Secondly, what about vacancies? The Secretary of State has reserved to herself the ability to determine how vacancies shall be filled, whether they shall be made up by the electoral process or by appointment. True, that is subject to the affirmative procedure, but surely it is the kind of thing on which the House may wish to express an opinion and then perhaps amend the Bill.

Thirdly, we know from the Bill that the procedures of the House of Commons Disqualification Act 1975, which govern membership of this House, are being applied with some relatively minor modifications to the assembly. It is for question whether it is right to import that Act to the assembly. Again, it is a matter which needs to be debated in some detail, so that the House can, if necessary, amend the Bill.

Fourthly, the Secretary of State has in the schedule reserved to herself the right to determine what salary, if any, Members of the Assembly should be paid. That money comes out of public funds, and I believe that the House should have the opportunity to determine those sums, and to specify them in the Bill. However, we are effectively depriving ourselves of that ability.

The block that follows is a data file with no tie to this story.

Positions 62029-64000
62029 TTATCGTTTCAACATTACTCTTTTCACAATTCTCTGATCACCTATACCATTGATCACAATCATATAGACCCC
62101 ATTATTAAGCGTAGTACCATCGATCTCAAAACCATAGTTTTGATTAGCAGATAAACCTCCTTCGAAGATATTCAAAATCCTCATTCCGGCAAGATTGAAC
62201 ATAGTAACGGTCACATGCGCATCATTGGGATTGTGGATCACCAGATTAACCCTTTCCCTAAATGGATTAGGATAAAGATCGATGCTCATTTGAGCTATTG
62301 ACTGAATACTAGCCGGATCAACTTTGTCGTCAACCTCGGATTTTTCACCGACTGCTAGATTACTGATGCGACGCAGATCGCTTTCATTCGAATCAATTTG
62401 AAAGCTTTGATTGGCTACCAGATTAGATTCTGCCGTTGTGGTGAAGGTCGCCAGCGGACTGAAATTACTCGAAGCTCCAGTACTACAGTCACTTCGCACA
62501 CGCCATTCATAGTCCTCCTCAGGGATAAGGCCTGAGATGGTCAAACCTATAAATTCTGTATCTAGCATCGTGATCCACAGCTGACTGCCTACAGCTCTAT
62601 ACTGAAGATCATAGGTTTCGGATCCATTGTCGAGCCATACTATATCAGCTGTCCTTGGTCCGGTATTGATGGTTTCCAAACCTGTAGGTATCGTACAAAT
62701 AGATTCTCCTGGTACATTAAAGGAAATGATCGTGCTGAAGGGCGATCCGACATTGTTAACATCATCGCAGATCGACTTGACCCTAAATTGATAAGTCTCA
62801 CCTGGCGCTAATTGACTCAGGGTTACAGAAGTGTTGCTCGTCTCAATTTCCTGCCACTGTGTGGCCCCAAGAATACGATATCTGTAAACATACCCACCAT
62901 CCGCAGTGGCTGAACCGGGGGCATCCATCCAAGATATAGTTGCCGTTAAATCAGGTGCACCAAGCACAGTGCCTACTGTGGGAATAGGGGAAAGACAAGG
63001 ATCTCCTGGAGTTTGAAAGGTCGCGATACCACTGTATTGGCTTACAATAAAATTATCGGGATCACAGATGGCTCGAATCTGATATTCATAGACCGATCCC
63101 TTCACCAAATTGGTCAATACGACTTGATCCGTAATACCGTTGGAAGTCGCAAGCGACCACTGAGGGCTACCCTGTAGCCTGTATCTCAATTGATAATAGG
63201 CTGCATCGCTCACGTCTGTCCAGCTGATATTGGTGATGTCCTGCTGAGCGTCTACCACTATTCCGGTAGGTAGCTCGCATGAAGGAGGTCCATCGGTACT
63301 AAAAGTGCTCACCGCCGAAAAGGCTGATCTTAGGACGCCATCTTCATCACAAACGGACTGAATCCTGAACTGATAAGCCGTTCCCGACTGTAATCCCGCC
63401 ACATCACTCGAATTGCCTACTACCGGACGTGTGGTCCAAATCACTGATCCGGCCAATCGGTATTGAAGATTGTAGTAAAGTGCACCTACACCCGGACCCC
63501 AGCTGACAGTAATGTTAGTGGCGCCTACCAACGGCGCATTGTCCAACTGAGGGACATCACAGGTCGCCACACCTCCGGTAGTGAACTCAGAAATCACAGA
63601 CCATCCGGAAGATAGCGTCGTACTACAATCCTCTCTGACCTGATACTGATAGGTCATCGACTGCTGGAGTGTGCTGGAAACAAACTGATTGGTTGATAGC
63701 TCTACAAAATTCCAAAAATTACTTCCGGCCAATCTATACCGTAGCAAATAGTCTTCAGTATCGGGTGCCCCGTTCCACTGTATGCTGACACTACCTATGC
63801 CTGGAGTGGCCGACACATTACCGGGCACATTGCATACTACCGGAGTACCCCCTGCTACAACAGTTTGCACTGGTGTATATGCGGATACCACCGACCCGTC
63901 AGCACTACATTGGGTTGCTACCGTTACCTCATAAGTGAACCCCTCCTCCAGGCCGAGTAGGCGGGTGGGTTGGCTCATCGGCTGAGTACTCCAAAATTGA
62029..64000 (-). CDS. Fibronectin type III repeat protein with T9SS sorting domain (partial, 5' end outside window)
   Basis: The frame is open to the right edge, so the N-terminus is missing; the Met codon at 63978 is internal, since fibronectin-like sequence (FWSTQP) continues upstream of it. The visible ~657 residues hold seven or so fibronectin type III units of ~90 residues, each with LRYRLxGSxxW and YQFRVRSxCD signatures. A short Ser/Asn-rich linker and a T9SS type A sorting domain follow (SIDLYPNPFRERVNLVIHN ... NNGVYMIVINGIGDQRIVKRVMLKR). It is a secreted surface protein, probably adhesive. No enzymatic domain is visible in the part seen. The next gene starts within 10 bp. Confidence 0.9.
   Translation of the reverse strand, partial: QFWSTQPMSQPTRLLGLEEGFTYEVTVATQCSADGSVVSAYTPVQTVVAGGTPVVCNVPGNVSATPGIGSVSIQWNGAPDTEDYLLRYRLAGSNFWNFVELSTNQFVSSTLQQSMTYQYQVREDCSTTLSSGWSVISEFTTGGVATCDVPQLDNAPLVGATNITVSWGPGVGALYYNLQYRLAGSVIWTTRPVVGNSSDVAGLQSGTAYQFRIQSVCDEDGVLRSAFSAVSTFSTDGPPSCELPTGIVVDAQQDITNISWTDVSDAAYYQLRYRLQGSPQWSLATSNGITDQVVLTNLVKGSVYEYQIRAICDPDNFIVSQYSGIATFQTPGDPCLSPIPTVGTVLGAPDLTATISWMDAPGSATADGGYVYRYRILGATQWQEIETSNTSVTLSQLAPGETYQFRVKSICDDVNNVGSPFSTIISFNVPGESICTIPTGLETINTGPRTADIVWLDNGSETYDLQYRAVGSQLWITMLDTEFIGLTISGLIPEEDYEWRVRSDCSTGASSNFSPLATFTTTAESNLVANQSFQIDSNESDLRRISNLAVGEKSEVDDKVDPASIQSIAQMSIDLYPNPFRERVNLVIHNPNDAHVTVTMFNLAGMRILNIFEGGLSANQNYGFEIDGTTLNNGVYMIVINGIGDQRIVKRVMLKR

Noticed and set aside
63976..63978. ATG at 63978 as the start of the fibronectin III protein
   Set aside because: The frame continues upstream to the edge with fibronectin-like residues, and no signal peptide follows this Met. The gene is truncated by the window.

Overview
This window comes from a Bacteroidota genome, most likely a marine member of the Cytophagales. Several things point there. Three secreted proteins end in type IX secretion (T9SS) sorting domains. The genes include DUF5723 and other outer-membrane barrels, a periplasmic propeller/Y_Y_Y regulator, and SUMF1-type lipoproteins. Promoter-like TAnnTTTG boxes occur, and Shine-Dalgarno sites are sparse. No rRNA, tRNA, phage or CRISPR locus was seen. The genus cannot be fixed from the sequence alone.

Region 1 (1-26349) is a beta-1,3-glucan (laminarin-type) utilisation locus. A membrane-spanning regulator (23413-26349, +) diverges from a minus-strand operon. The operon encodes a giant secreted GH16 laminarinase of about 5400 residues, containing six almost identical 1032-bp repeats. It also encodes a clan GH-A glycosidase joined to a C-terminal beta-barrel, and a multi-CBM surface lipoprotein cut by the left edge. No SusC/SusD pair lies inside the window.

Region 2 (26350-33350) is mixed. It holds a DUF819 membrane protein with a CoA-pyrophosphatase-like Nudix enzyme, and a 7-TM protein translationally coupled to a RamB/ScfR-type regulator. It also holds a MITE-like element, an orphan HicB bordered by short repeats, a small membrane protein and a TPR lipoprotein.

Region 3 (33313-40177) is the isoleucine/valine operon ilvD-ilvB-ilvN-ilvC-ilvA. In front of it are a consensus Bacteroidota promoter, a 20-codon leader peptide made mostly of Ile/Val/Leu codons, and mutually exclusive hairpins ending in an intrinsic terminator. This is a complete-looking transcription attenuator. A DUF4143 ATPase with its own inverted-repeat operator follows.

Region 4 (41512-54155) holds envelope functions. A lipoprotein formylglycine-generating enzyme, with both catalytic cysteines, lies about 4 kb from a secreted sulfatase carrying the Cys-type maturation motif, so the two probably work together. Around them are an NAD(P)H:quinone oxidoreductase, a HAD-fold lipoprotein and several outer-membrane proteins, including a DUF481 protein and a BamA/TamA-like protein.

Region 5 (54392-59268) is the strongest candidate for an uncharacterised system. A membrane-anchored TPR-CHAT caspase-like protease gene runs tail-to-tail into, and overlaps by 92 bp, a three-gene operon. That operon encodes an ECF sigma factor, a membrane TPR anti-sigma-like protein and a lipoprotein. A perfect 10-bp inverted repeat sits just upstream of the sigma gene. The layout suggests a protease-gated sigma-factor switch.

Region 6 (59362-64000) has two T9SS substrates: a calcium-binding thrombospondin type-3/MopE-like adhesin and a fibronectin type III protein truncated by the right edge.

Finally, and perhaps most important, I must mention the appointment of the Presiding Officer and his or her deputy. The Secretary of State has reserved to herself in the schedule the power in the first instance to appoint the Presiding Officer and the deputy. It is for argument whether the House might wish to include in the Bill a provision that Presiding Officers and deputies who are associated with organisations that have not delivered on their commitments are ineligible to serve as such officers.

I am not saying that the points I have made are right or wrong; I am merely saying that there are serious issues that ought to be debated in the House, that we should have the opportunity to debate them in the usual way and then amend the Bill.

I know that the big battalions are against me. When I see cross-party support for a measure, I know that my chances of making any progress, in any sense probably, are slight. It is not my intention to detain the House, because I know that this time is being taken from that allowed for the substantive debate. I remind the House that the same applies to the time taken for Divisions, so if anyone decides to dissent by voting, the time taken reduces that available for debate.